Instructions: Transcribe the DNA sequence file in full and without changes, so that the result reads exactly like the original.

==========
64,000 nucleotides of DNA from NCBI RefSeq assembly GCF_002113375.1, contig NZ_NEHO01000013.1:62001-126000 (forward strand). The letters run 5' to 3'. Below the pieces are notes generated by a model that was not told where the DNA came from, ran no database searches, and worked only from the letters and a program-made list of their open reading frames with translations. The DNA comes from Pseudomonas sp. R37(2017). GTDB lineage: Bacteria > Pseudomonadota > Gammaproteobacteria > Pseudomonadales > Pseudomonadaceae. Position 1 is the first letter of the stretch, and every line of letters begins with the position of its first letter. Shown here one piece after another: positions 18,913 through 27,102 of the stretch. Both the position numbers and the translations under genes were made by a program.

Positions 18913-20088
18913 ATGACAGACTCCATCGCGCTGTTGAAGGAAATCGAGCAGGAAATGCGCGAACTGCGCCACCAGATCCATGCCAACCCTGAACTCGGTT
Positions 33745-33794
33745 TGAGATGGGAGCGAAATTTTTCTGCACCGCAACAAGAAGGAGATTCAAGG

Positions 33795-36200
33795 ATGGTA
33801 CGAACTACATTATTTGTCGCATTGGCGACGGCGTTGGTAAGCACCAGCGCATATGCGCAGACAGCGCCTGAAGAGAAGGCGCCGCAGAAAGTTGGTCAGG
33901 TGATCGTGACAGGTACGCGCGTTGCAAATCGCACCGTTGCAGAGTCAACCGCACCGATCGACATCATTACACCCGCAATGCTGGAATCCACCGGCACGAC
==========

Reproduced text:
64,000 nucleotides of DNA from NCBI RefSeq assembly GCF_002113375.1, contig NZ_NEHO01000013.1:62001-126000 (forward strand). The letters run 5' to 3'. Below the pieces are notes generated by a model that was not told where the DNA came from, ran no database searches, and worked only from the letters and a program-made list of their open reading frames with translations. The DNA comes from Pseudomonas sp. R37(2017). GTDB lineage: Bacteria > Pseudomonadota > Gammaproteobacteria > Pseudomonadales > Pseudomonadaceae. Position 1 is the first letter of the stretch, and every line of letters begins with the position of its first letter. Shown here one piece after another: positions 18,913 through 27,102 of the stretch. Both the position numbers and the translations under genes were made by a program.

Positions 18913-20088
18913 ATGACAGACTCCATCGCGCTGTTGAAGGAAATCGAGCAGGAAATGCGCGAACTGCGCCACCAGATCCATGCCAACCCTGAACTCGGTT
Positions 33745-33794
33745 TGAGATGGGAGCGAAATTTTTCTGCACCGCAACAAGAAGGAGATTCAAGG

Positions 33795-36200
33795 ATGGTA
33801 CGAACTACATTATTTGTCGCATTGGCGACGGCGTTGGTAAGCACCAGCGCATATGCGCAGACAGCGCCTGAAGAGAAGGCGCCGCAGAAAGTTGGTCAGG
33901 TGATCGTGACAGGTACGCGCGTTGCAAATCGCACCGTTGCAGAGTCAACCGCACCGATCGACATCATTACACCCGCAATGCTGGAATCCACCGGCACGAC